4 questions to help you evaluate your church’s connection process

4_questions_to_help_you.jpgEffective connections processes and growing churches go together like bacon and happy men. If you see one, it’s highly likely you'll see the other! Yet, I am still surprised by the number of churches I visit or talk to that have no connections process at all. How is that possible?

Have you considered that every single ministry in your church benefits from an effective connection process? Think about it. Discipleship thrives because there’s an intentional process in place to move people into a deeper relationship with Christ. Community flourishes because people feel cared for. Volunteerism grows because people are intentionally connected. Giving increases because people enjoy supporting healthy causes and organizations. I could go on, but you get the point.

So, do you have a connection process? (Telling people to visit the welcome desk doesn’t count, by the way). If you do, how do you know it’s as effective as it could be?

Here are four questions to ask in order to determine the health of your connection process.

  1. Are your volunteers trained and equipped to provide the kind of active hospitality needed to make first-time guests feel welcome? Active hospitality involves real people who watch for ways to assist anyone entering the facility. Don’t just throw people onto the greeting team because it’s easy. Be intentional about who they are and make sure you train them well.
  2. Do you have a simple process for intentionally gathering information that helps you connect with every single person who walks through your doors on Sunday? Don’t provide a catalog of options. Make it very simple and clear. Provide one or two primary options for taking the next step. A welcome desk and a connection card are two very effective strategies.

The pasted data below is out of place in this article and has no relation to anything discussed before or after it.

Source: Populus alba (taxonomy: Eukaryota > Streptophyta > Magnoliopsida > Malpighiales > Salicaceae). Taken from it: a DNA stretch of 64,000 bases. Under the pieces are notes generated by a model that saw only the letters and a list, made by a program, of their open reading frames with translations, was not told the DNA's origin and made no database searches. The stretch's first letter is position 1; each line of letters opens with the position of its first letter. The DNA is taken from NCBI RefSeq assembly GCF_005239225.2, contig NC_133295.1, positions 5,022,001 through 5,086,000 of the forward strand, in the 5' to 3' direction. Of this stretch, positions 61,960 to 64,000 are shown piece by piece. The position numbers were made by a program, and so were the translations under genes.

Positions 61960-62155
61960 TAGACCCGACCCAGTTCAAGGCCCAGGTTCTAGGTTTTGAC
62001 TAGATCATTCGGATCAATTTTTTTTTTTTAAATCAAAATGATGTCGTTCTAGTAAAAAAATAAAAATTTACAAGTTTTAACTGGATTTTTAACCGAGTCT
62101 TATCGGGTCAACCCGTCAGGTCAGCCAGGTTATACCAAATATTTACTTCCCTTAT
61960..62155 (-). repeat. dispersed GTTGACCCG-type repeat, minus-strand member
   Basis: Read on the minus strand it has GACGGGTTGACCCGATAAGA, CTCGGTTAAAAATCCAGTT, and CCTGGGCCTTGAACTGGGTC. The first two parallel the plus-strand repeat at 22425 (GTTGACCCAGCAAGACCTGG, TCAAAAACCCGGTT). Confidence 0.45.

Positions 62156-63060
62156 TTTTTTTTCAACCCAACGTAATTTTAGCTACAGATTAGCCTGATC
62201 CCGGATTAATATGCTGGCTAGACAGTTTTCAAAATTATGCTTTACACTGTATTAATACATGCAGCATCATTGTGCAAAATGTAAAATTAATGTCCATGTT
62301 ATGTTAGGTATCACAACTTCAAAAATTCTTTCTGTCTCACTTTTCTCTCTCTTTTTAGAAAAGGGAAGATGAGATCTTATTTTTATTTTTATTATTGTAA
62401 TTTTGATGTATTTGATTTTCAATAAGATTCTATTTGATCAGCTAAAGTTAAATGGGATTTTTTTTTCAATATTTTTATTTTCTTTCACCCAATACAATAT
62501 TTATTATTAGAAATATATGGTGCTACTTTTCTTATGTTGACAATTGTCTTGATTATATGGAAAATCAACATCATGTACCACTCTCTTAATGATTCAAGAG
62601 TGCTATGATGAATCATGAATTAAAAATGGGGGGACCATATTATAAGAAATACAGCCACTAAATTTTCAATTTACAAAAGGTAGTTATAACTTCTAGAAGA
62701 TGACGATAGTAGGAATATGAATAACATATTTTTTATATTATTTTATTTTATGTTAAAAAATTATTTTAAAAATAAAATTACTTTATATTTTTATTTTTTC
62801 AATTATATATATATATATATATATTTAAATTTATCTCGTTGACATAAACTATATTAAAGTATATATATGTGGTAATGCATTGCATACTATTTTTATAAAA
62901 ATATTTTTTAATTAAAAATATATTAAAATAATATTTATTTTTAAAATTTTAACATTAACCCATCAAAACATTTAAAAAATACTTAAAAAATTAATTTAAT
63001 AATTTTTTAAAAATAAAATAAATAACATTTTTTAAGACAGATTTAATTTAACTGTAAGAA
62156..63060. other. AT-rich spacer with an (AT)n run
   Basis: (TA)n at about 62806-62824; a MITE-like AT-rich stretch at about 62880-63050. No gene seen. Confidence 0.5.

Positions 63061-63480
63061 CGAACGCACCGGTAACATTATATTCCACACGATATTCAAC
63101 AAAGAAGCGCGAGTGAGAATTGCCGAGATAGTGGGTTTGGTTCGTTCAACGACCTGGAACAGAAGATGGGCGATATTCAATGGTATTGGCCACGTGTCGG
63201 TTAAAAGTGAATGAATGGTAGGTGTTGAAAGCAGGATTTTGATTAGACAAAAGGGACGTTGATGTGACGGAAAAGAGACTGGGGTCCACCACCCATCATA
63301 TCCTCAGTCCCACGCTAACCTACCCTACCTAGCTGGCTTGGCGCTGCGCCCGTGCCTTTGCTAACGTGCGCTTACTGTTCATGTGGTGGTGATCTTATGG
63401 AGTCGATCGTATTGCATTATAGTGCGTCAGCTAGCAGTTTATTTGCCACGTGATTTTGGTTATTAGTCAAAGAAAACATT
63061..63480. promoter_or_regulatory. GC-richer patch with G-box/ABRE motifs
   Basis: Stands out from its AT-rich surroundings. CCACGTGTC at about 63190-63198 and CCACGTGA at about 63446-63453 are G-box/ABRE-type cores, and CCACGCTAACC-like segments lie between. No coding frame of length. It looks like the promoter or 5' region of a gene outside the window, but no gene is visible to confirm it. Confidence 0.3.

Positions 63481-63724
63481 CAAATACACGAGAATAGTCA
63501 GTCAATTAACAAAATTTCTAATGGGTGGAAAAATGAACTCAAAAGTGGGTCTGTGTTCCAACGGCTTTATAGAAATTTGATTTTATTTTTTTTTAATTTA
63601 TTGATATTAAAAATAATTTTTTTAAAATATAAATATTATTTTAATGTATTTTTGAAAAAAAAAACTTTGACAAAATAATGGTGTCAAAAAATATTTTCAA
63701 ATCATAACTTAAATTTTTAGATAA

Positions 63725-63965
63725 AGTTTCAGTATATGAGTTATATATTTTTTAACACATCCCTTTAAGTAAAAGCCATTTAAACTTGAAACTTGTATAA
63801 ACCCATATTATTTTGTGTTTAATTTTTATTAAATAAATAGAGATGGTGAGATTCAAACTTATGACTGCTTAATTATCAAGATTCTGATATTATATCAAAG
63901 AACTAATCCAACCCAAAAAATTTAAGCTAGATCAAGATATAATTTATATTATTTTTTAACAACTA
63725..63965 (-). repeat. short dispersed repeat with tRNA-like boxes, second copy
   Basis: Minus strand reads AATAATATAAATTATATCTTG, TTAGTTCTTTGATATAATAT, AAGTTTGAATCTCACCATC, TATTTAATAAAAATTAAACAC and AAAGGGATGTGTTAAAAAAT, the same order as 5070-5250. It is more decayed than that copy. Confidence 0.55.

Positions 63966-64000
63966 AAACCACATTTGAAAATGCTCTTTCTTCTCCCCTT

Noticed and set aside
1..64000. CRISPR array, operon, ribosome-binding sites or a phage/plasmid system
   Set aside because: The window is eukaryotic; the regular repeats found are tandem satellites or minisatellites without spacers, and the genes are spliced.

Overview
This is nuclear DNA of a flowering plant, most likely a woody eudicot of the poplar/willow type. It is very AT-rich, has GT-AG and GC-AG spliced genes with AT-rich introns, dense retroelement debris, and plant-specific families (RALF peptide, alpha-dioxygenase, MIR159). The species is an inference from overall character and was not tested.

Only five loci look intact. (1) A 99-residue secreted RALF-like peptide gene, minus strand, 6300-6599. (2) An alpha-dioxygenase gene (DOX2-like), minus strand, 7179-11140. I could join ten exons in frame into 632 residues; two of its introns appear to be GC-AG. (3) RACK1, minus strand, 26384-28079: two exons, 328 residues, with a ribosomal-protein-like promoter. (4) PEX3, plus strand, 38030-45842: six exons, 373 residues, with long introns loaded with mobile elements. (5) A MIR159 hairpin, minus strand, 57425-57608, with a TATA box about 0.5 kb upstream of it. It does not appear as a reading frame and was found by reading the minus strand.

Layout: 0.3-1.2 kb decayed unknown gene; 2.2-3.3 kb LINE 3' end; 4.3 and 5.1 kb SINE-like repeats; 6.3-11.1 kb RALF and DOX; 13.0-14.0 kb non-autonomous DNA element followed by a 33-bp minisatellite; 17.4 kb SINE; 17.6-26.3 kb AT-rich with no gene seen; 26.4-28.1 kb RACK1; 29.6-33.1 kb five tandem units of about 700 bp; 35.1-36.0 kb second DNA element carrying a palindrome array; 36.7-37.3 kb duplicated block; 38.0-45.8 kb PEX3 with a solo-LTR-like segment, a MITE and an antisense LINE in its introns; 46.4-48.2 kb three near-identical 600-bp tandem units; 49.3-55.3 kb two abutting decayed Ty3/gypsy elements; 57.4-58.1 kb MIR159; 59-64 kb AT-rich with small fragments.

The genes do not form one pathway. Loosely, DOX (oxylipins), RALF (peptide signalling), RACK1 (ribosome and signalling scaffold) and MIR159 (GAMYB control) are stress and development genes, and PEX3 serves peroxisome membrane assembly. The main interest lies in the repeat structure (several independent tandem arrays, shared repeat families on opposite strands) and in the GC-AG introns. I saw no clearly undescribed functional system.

3. Once you have someone’s information, can you determine whether followup actually happens? Who is responsible for followup? Did they actually do it? Whatever you do, don’t rely on email here. Your church management system should be playing a major role.
  4. How are you recording what you learn about people throughout the process? An effective connections process has a number of milestones or steps, and you will learn more about a person as they complete each one. If you don’t have a central repository for all of this information, you will miss the opportunity to help, serve, and mobilize people.

Connections is one of those oft-overlooked details of the way we do church that can make a huge impact on someone’s life. If you miss the opportunity to be intentional with how you steward your people, you will most likely end up with a church full of spectators rather than active disciples.

Do you regularly hear stories about people who fell through the cracks in your church?When did you last evaluate your connections process?

Topics: This entry was posted in Leadership Roles, This entry was posted in Connections Ministry, This entry was posted in Blog

Posted by Steve Caton on April 01, 2020